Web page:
Samuel Johnson

Samuel Johnson

b. 1709 d. 1784

Condemn’d to hope’s delusive mine, as on we toil from day to day, by sudden blasts, or slow decline, our social comforts drop away. - Samuel Johnson 'On the death of Dr Robert Levet'

About Samuel Johnson

Samuel Johnson is a towering figure in the history of English literature, to the extent that the second half of the eighteenth century has sometimes been described as ‘the age of Johnson’. He was a poet, journalist, lexicographer, critic, essayist, biographer and compiler, over eight years, of The Dictionary of the English Language, which he completed with the help of six assistants.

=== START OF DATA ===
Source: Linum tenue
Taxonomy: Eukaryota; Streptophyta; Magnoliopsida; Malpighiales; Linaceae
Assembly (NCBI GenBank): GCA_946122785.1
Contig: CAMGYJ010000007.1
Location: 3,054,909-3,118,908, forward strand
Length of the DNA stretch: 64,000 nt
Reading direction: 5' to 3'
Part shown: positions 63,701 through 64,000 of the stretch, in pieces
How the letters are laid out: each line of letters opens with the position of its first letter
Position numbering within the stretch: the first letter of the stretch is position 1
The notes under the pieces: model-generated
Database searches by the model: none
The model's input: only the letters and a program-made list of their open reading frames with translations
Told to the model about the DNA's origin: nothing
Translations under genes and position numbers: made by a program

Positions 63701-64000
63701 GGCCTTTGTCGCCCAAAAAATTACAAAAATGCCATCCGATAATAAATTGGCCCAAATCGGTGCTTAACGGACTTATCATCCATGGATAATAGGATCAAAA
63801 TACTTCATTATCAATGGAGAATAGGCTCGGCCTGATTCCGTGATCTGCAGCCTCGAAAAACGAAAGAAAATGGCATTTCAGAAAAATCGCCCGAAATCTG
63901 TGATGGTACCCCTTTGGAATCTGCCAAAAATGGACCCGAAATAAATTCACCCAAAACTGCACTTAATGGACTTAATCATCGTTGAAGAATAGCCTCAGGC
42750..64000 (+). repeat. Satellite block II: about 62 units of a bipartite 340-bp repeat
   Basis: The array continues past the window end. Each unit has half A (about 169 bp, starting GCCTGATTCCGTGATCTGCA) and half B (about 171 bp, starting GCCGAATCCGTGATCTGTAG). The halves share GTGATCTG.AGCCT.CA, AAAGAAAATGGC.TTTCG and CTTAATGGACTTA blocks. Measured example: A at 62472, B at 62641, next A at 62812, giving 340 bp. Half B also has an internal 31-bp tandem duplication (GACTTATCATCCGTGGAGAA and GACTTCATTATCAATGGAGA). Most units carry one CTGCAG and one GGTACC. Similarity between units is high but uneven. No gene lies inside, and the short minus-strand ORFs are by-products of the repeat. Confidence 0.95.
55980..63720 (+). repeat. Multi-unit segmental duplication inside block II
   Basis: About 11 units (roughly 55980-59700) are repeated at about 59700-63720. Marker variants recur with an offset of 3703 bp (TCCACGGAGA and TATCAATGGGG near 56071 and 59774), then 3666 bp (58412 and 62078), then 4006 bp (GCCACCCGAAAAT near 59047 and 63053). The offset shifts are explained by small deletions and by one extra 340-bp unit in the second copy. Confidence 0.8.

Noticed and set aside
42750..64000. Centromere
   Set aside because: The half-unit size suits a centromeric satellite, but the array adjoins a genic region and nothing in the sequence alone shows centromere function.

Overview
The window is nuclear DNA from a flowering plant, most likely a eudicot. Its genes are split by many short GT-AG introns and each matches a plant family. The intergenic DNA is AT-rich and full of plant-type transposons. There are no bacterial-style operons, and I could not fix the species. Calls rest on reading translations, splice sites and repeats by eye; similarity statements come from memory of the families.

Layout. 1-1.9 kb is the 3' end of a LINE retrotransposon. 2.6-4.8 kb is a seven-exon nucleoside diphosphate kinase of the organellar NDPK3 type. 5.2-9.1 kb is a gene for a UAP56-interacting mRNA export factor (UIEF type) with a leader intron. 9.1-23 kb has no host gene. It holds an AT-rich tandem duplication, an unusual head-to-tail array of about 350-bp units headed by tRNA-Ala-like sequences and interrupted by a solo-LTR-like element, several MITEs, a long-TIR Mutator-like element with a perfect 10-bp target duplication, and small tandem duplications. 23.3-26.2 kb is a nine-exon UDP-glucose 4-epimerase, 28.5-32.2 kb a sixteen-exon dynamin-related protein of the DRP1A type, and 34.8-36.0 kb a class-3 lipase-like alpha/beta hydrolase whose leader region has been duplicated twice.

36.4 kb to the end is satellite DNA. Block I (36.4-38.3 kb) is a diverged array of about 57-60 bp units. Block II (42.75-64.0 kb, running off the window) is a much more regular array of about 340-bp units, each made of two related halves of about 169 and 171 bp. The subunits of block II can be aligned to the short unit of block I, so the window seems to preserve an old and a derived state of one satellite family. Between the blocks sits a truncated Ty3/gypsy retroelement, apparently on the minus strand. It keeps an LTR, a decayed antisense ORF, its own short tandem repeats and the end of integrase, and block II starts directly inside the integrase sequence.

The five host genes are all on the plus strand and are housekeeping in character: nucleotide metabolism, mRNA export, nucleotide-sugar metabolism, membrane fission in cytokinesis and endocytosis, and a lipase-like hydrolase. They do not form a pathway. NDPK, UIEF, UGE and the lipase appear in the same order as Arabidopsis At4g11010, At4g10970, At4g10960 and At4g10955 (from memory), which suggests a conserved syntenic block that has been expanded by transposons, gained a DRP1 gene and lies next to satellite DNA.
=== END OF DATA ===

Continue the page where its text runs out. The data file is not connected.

After the death of his wife in 1752, Johnson’s London household included a variety of domestic servants and companions. His financial position was always precarious, in spite of the success of the Dictionary, but this changed when he was awarded a government pension in 1762.

In 1763, he befriended James Boswell, a Scottish lawyer whose Life of Johnson contributed to Johnson’s fame and reputation when it was published after Johnson’s death. They travelled together in the Scottish Highlands and both wrote entertaining accounts of their expedition.